Dr. LaVaque-Manty shares a brief overview of how he structures his gameful classes with what he calls an “additive motivational structure.” Students in his classes start out with 0 points and then accumulate points throughout the semester, instead of starting at 100% and gradually losing percentage points with each assignment. The idea behind this setup is that anything students do in his class they learn and earn something. It may not go as well as the student had hoped, but they still come away from the task learning something. This is what Dr. LaVaque-Manty calls “safe failures,” which he explains give students the ability to take risks. You’re never going to make that really difficult goal Dr. Plummer talks about if you don’t miss quite a few times first, right? The students in his class are given multiple options to reach their goal grade instead of the typical singular path. He explains, “So when you talk to video gamers, ... if they complain about a game, they say that game sucked, because it was totally linear. And if you think of a conventional course, those are very linear. I teach material where I have the luxury of having lots of different ways of getting to my learning goals, which are never exactly specific kinds of competence or information mastery, but ways of thinking, so it's easy for me to develop multiple paths to achievement.”
The good news is that Dr. Plummer points out you don’t have to dive in 110% the first time you implement gameful learning into a course. If you make it hugely complex, students can get confused, especially if you as the instructor are constantly adjusting the rules of the course or are unsure of them yourself. Yellowdig’s Head of Client Success, Brain Verdine, Ph.D. confirms this as he has seen many student support tickets on Yellowdig when an instructor moves the goal post mid-semester. A gradual transition over a few terms is completely acceptable, slowly adding gameful elements that make sense with your subject. For example, you could implement an optional path for students to earn 30% of their grade like participating actively in a Yellowdig Community, writing a paper relating to current events, or recording a biweekly vlog connecting to class topics.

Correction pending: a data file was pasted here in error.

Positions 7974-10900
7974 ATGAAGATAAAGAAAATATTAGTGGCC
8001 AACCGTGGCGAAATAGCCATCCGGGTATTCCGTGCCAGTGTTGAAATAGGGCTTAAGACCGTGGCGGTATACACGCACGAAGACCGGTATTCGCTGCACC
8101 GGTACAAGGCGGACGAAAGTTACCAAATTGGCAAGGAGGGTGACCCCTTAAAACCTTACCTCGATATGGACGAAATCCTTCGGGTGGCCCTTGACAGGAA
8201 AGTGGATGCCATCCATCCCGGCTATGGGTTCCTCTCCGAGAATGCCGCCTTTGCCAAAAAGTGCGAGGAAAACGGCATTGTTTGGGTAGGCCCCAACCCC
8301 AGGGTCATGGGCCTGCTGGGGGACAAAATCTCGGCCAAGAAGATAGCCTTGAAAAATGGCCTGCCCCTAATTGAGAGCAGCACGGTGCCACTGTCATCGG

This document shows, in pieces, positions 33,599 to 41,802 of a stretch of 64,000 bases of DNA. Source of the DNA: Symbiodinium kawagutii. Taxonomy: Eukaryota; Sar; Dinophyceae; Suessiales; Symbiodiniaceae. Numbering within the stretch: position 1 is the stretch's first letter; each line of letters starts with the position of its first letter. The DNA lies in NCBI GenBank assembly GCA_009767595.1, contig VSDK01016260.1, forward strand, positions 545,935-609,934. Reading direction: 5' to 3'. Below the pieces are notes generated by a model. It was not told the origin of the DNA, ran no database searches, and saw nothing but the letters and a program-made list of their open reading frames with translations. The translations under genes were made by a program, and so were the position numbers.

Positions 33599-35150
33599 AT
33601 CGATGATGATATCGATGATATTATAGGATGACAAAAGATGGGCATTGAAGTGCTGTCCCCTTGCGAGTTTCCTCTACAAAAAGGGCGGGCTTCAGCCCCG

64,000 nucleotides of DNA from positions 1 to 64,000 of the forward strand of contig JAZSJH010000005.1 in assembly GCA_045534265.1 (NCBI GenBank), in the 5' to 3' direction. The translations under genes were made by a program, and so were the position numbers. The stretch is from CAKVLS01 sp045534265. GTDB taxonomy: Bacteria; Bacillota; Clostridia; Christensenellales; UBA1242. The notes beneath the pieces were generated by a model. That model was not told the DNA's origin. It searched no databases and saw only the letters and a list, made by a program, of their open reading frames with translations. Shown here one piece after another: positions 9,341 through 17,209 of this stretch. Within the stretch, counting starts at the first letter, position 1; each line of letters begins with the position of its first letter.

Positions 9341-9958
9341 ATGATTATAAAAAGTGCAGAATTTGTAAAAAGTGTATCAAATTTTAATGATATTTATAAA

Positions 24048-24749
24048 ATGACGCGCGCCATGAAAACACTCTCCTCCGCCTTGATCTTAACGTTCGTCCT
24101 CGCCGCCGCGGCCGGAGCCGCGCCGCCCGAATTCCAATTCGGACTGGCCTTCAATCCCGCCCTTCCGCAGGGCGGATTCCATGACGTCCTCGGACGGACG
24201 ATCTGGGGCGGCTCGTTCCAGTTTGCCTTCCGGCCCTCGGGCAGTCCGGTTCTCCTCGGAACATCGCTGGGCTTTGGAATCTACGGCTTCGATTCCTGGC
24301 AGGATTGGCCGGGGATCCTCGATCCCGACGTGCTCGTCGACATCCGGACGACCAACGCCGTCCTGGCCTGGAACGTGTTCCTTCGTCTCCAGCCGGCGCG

Dr. LaVaque-Manty points out that he cares a lot about the quality of his student’s writing, and he believes that doesn’t run counter to his use of Yellowdig. Writing is one skill that he believes practice is critical for. He explained, “It's not always good words. It's what writing pedagogical calls, low stakes assignments, but it's really great to see them do that.” The autonomy and learner agency he gives his students is a critical element to gameful learning that drives student satisfaction and learning from failures. He continued to elaborate that giving autonomy leads to generating relevant insights, “So instead of seeding posts, or telling the students like, here's my, my seed post, you know, comment on this, just telling them to write about anything that is relevant for this course, it actually works much better. It's particularly important during this pandemic, and remote learning where students feel like they lack structure.”